A state of the art £13 million adult hospice will ensure that the highest level of palliative care is available in Northern Ireland.
The new centre, on the site of the old hospice at Somerton Road in north Belfast, is on course to take its first patients this spring.
It will include 18 beds in single en-suite rooms with supporting facilities for staff, families and volunteers.
A new day hospice facility and a dedicated education and resource centre are planned, and the old Victorian building has been retained as a high street style cafe to allow patients a greater sense of normal life.
The NI Hospice cares for more than 3,000 adults each year, but can support many more once the new centre is fully operational.
Heather Weir, Northern Ireland Hospice chief executive, said: “We could never have reached this stage of building the new hospice without the financial support from fundraisers.
“I would like to pay tribute to all of our donors that have supported so far. Individuals and groups in the community, charitable trusts, corporate sponsors and government support have all been instrumental in getting us this far.”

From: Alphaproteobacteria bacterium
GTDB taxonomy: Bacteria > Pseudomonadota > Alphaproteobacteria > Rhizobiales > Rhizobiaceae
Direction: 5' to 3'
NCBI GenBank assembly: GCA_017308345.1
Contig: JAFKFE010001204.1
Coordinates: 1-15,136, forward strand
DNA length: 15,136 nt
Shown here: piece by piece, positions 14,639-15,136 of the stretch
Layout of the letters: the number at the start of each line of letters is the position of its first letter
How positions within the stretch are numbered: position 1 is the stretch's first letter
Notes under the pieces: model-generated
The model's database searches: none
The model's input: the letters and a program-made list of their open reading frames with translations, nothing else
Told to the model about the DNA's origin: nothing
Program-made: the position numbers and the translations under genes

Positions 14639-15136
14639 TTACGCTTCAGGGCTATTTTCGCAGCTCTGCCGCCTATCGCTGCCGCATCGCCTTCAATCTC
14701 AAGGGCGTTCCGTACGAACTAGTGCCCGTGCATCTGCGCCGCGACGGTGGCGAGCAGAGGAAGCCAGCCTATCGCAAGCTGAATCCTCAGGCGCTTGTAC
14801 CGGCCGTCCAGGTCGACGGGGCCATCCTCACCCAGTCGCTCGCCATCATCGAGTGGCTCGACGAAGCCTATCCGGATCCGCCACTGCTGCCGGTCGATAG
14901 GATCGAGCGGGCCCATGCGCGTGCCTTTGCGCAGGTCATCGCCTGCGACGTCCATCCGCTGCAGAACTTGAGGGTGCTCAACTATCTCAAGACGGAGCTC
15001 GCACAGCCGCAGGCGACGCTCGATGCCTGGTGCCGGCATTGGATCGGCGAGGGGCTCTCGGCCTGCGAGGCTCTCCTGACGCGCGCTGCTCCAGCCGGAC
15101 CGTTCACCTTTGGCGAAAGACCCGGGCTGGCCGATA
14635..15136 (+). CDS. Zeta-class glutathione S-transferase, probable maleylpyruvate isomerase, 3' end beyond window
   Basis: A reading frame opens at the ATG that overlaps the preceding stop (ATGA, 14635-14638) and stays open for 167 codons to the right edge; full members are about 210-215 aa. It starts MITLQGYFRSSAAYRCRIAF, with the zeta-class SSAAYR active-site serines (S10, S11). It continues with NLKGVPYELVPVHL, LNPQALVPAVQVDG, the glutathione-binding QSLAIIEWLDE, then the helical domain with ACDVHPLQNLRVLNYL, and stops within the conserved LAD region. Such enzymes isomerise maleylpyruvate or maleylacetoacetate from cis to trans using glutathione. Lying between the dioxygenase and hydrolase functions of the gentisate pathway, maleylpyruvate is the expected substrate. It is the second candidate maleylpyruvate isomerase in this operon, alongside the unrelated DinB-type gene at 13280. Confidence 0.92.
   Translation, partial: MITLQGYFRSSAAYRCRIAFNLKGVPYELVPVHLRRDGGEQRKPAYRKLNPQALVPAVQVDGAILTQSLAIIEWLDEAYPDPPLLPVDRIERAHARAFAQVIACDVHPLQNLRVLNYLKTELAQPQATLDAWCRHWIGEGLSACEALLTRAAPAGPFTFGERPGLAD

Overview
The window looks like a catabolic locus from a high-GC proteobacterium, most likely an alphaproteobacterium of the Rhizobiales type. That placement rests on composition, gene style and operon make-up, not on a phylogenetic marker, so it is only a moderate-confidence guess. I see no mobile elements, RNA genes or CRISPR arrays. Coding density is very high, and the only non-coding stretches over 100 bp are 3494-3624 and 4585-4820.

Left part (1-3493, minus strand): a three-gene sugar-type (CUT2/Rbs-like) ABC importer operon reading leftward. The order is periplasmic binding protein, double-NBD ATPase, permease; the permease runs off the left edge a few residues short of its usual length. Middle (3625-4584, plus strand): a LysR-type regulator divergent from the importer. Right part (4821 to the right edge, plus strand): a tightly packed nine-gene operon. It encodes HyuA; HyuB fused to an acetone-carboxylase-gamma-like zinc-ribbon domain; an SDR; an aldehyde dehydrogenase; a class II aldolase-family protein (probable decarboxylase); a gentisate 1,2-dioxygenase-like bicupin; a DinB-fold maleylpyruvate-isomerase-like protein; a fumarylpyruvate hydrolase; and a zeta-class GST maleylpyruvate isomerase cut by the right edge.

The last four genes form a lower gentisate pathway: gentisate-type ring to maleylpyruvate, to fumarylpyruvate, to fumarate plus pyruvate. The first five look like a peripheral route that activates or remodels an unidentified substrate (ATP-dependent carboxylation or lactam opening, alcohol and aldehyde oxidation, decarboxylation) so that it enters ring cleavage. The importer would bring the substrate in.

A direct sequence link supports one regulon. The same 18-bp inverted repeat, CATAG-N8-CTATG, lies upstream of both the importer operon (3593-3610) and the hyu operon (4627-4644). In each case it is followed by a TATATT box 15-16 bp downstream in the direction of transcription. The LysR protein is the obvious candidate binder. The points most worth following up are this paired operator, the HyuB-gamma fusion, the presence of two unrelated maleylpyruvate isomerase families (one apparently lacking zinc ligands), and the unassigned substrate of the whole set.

The first and deputy first ministers and health minister visited the construction site on Thursday.
The building was partly funded by the Department of Health, Social Services and Public Safety (DHSSPS) through a £2.7 million grant.
First minister Arlene Foster said: “The organisation’s vision of access for all to world class palliative care is coming to reality here today thanks to the dedicated work of the Northern Ireland Hospice.
“I commend the hospice in its work to reach out beyond cancer to help those people most in need of the selfless commitment and care provided here.”
Deputy First Minister Martin McGuinness said it was the first purpose-built and dementia-friendly hospice anywhere in the UK and Ireland.
“This visionary project will support our future generations and I am both humbled and inspired to see such progress and determination by all the people engaged with the hospice,” he said.
Director of nursing and patient services Loretta Gribben said it was “an amazing achievement” to have the centre on the verge of completion.
“The fact that we have single, en-suite rooms which are dementia friendly, opens the doors up to a whole range of people we wouldn’t have been able to accommodate...and every room opens up into the patient’s own private space,” Ms Gribben said.
NI Hospice volunteer Heather O’Neill became involved following the death of her husband Derek eight years ago.
She said the support provided while Derek remained at home was invaluable, making her determined to support others at such a difficult time in their lives.
“They were so, so good to my husband it was unbelievable. He had a palliative care nurse from the hospice and that was my first experience of the NI Hospice,” Mrs O’Neill said.
“I do reception, I do admin and I go and sit with patients to give their relatives a break. I also take people to hospital for appointments.
“I get more back from volunteering from what I give. I love meeting people and it is a pleasure for me to be there,” Mrs O’Neill added.